"Item. I Give and bequeath unto my Honoured father James Stagpole... a piece of Broad Cloath of two yards, three quarters with the lineing and triming belonging thereunto left in the Custody of my Grandmother Magaret Warrin, and also Seaven yards & halfe of homespun drest wolen Cloth, and also all the Wages due to me from the Province as a Souldiar in her Majts Service.

Item. I give and bequeath unto my Uncle James Warrin, my young horse bridle and sadle..." (15)


In Vaughan Woods Memorial State park there is a plaque marking the home site of James and Margaret Warren. In the 1630's, much of this property was bought by Europeans and often given to indentured servants upon completion of their service. James Warren, a Scot loyal to the King of England during the civil war, was one of these indentured servants. At the end of his indentures, he settled on a 50 acre lot within the current park[2]

Sources

  1. Warren Orin. Warren; a genealogy of the descendants of James Warren who was in Kittery, Maine, 1652-1656; Haverhill, Mass., The Chase press, 1902. Archive.org
  2. Maine Trail Finder. Vaughan Memorial State Park Maine Trail Finder
  • (3) York Co. Court Records- Vol. III, p. 42
  • (4) Ibid- p. 54
  • (5) Ibid- Vol. IV, p.61
  • (6) Genealogical Dictionary of Maine & New Hampshire- p.721
  • (7) York Deeds- Vol. IV, fol.159
  • (8) Mass. Archives- Vol.3, pp.385-6
  • (9) Ibid- Vol.11, pp.125-125a
  • (10) Ibid- p.127a
  • (11) Ibid- Vol.3, p.394a
  • (12) York Co. Probate- I, 85
  • (13) Ibid- II, 66
  • (14) Maine Wills- p. 77, quoting York County Deeds- Vol. V, fol. 27
  • (15) Ibid- pp. 148-9, quoting York County Probate- Vol. I, fol. 130
  • (16) York Deeds- Vol. VI, fol. 97
  • (17) History of York, Maine- Banks, Vol. I, pp. 206-9
  • (18) York Co. Court Records- Vol. II, p. 205
  • Genealogy of the Descendants of James Warren- Orin Warren, Chase Press, Haverhill, Mass., 1902
  • History and Genealogy of the Stackpole Family- Everett S. Stackpole, Lewiston, 1920- pp.61-2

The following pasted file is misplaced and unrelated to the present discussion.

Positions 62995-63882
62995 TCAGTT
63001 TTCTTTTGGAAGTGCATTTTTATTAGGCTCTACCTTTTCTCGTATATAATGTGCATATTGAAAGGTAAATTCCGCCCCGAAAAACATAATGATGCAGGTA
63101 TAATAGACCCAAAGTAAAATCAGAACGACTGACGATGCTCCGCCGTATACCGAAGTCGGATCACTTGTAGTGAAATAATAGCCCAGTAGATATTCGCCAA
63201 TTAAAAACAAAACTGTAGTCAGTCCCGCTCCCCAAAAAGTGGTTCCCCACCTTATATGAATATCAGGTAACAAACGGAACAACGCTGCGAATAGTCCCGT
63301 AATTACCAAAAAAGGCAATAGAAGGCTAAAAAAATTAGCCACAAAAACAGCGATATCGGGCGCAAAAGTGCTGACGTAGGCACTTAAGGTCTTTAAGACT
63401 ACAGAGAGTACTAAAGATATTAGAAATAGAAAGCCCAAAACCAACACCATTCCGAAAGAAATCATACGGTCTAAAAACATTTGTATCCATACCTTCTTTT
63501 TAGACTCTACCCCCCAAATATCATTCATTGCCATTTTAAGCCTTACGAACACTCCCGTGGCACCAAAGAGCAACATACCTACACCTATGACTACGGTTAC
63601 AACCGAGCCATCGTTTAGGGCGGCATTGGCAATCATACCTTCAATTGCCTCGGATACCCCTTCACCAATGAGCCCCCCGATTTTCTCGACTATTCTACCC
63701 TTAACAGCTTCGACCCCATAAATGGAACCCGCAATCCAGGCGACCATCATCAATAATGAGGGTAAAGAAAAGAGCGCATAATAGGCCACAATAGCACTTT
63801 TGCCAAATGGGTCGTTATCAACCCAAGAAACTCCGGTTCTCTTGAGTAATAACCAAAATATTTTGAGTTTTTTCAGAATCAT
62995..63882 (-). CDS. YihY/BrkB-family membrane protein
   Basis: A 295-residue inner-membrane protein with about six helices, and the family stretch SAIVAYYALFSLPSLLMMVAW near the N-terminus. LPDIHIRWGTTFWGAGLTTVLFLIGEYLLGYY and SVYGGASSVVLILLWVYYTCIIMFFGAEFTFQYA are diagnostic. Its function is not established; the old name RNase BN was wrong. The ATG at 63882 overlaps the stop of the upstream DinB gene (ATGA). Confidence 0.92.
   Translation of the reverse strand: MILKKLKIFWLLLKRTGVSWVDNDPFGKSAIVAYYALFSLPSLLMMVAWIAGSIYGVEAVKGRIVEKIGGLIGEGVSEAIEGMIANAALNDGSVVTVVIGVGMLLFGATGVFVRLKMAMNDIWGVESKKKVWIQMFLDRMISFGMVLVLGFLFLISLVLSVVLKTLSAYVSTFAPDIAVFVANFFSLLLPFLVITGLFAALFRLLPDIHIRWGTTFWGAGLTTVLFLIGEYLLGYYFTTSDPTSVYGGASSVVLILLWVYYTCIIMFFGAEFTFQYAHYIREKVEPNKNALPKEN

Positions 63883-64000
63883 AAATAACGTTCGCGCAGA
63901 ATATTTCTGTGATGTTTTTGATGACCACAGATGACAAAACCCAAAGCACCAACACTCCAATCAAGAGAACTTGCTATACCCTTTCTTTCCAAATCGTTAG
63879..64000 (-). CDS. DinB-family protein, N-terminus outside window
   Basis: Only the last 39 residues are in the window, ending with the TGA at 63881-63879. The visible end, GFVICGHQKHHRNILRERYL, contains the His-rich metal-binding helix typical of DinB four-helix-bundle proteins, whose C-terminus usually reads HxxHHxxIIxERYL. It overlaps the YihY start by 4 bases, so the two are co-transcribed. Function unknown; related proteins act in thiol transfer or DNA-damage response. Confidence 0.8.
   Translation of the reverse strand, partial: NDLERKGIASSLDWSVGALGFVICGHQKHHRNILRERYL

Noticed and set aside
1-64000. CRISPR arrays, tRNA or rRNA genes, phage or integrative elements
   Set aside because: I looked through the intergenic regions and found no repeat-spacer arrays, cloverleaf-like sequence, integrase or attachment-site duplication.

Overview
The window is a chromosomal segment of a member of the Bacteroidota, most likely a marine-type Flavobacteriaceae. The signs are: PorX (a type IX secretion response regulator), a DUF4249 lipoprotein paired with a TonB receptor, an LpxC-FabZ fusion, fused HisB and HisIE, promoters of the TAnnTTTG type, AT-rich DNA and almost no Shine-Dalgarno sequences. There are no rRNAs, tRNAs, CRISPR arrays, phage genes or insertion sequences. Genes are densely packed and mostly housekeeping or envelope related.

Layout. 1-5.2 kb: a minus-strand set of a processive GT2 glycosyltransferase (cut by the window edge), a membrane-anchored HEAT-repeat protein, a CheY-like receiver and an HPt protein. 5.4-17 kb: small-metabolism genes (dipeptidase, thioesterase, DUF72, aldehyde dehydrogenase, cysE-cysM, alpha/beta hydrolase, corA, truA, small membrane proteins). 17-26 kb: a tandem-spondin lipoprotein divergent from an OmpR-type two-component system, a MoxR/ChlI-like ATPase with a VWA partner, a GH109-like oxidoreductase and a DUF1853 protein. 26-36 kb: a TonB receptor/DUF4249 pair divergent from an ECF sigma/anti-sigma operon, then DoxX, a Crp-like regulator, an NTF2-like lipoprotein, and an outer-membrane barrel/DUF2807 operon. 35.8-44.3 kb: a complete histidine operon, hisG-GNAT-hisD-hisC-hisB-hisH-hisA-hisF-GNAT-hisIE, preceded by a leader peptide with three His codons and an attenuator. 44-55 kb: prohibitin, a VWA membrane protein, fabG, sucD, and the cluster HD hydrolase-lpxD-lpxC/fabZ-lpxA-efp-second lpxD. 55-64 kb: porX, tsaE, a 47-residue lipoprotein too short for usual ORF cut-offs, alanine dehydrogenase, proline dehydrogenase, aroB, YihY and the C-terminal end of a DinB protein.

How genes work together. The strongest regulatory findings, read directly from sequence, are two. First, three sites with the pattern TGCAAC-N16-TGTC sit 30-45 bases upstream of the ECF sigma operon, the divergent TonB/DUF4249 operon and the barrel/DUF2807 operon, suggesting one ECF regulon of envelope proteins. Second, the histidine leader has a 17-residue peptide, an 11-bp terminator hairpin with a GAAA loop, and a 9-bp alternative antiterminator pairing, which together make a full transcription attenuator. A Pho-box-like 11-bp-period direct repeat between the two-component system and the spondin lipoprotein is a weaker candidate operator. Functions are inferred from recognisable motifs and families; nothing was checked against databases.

• Adriel Warren of Berwick, ME: His Forebears and Descendants- Vanetta Hosford Warren, Boston, 1969
  • Proceedings of the Massachusetts Historical Society- Vol. LXI, pp.16-29

See also:

  • Yates Publishing, U.S. and International Marriage Records, 1560-1900 (Provo, UT, USA, Ancestry.com Operations Inc, 2004), Ancestry.com, Source number: 755.001; Source type: Pedigree chart; Number of Pages: 5. Record for James Warren.
  • William Richard Cutter, William Frederick Adams. Genealogical and Personal Memoirs Relating to the Families of the State of Massachusetts, Volume 4. Lewis historical publishing Company, 1910 - Massachusetts, p 2637.
  • William Richard Cutter. Genealogical and Family History of Western New York: A Record of the Achievements of Her People in the Making of a Commonwealth and the Building of a Nation, Volume 1. Lewis Historical Publishing Company, 1912 - New York. p. 136


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James and Margaret Warren Plaque
James and Margaret Warren Plaque

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On 10 Feb 2016 at 18:52 GMT Elizabeth (Hart) Godwin wrote:

I posted disclaimers about spouse Margaret Richards and father of James Warren as there is no supporting evidence posted.



James is 14 degrees from Kevin Bacon, 15 degrees from Robynne Lozier, 12 degrees from Pocahontas Rolfe and 18 degrees from Queen Elizabeth II Windsor on our single family tree. Login to find your connection.